Silat is a broad term that refers to a form of martial arts commonly practised in Southeast Asia. The origins of silat are unclear, and oral folklores regarding the origins and spread of silat differ from region to region.

Although silat consists of certain sets of key footwork, foot stances and movements, there are varying schools of thought and differing practices across Southeast Asia and the Malay Archipelago.

The martial art form is said to incorporate martial arts and weapon forms from both India and China. The assimilative nature of the martial art form arose because of the Southeast Asia’s unique position as a region of confluence of traditions and cultures from neighbouring regions.

Geographic Location

Silat is practised in countries in Southeast Asia. The martial art form is referred to as silat melayu in the Riau Islands, and as “pencak silat in Indonesia.

Communities Involved

Practitioners of silat are usually called "persilat”, and the martial arts has been considered to have played a role in the evolution of the social and cultural identity of Malay community in Singapore.

Many of the early members of Malay martial arts groups migrated to Singapore from various parts of Southeast Asia such as Sumatra, Java, Sulawesi, the Riau-Lingga islands and the Malay Peninsula in the 19th to 20th centuries. They settled down in Singapore and established the earliest martial arts schools.

The Singapore Silat Federation in Singapore, as well as various silat clubs and associations, actively conducts education and promotion programmes to raise awareness on silat.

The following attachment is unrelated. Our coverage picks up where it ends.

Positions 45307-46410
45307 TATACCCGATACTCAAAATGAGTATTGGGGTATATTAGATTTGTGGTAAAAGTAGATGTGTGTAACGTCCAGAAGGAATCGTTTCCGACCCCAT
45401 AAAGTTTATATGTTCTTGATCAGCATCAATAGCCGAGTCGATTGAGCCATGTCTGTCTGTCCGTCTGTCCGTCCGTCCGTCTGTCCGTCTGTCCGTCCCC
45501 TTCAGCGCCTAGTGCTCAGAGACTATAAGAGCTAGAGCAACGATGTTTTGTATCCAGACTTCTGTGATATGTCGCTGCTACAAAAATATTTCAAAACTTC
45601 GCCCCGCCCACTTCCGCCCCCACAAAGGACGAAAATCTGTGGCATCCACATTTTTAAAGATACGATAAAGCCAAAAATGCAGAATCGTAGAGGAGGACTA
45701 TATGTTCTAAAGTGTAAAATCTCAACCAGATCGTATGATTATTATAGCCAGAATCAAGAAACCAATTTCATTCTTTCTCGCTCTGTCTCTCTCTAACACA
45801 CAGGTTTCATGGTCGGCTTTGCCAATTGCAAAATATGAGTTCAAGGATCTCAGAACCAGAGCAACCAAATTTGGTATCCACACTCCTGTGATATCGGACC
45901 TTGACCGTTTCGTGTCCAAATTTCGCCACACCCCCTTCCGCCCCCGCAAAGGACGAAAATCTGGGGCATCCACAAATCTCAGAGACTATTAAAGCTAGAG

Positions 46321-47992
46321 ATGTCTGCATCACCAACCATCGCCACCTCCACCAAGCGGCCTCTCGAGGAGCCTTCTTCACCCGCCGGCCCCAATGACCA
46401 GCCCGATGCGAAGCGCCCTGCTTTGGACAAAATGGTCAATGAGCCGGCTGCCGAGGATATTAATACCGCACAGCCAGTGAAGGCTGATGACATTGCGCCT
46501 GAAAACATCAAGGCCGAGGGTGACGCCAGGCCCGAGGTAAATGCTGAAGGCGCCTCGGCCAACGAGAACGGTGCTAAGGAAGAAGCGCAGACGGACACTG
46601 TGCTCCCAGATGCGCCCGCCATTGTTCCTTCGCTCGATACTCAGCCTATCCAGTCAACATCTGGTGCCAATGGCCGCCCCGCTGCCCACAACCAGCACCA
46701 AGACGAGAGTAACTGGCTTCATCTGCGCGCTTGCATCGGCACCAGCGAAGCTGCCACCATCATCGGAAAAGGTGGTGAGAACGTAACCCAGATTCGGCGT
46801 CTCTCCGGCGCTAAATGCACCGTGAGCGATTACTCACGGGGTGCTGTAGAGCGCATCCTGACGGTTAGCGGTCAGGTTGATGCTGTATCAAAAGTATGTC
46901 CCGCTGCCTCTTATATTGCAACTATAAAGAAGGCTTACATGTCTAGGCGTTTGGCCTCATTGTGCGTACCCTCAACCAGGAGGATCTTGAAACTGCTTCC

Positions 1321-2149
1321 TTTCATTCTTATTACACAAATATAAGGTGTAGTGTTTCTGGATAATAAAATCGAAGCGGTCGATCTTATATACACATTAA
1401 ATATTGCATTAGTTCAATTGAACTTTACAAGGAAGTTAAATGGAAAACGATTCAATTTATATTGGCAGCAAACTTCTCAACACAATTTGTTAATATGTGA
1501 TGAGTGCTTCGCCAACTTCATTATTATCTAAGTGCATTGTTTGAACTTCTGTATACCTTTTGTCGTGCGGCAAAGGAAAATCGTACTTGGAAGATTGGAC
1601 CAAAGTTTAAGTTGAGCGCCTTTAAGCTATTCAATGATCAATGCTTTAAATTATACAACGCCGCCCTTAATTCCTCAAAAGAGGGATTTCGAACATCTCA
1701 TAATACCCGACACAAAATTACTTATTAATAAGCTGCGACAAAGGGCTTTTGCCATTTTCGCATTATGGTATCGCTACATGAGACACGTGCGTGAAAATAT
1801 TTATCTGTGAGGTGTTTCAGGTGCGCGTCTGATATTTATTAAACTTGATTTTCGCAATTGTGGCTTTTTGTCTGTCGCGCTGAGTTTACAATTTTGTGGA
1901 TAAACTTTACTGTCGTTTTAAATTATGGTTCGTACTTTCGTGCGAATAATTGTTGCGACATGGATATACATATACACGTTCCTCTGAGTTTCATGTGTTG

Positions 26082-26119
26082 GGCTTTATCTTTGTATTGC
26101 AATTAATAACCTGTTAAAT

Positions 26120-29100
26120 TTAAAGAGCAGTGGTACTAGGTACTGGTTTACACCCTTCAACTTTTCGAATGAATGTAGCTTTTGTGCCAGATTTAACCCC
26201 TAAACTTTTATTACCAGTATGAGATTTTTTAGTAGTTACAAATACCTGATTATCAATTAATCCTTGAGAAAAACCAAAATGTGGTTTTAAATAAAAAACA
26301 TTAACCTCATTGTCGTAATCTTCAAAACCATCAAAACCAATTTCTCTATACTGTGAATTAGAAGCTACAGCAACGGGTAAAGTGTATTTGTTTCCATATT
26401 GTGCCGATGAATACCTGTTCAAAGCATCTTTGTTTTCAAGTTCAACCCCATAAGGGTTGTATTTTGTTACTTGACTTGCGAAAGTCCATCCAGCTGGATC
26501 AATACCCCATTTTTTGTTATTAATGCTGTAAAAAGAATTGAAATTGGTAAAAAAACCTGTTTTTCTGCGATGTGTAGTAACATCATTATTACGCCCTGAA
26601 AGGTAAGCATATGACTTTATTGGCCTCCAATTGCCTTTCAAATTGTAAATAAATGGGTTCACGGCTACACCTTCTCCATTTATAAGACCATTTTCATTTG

Associated Social and Cultural Practices

Silat may be translated as “fighting by techniques of self-defence” involving mental spirit and includes components that cross-cuts across the disciplines of art and culture, self defense and sport.

In Indonesia, “pencak silat” can be accompanied by musical instruments such as kendang (two-headed small barrel drum), gong and tarompet (double-reed aerophone). Sometimes, the musicians will animate the movements of silat with aptly-placed intervals and punctuated slaps. The origins on how music was incorporated into silat are uncertain.

Viability and Future Outlook

Increasingly, silat has been practised as a competitive sport in national, regional and international competitions. In Singapore, it is practised frequently as a sport and there are schools and federations that continue to actively promote this martial art form.


Reference No.: ICH-014

Date of Inclusion: April 2018; Updated March 2019


Mason, Paul H. and Paetzold, Uwe U. The Fighting Art of Pencak Silat and its Music: From Southeast Asian Village to Global Movement. Leiden: Brill, 2016.

Mathews, Mathew. The Singapore Ethnic Mosaic: Many Cultures, One People. Singapore: World Scientific, 2017

Mohamed Effendy, Silat Seni Gayong PASAK Singapura: a historical legacy.

Singapore: Silat Seni Gayong Perkumpolan Anak-Anak Sandiwara Angkata Kesenian (PASAK), 2017.

Osman, Mohamed Shamir Mohamed. “Silat: Host Singapore targets six golds at the World Pencak Silat Championship” The Straits Times, 12 December 2018.

Singapore Silat Foundation (2015) “About Us”,, Accessed 28 December 2017.

Shamsuddin, Sheikh. The Malay Art of Self-Defense: Silat Seni Gayong. North Atlantic Books, 2005.

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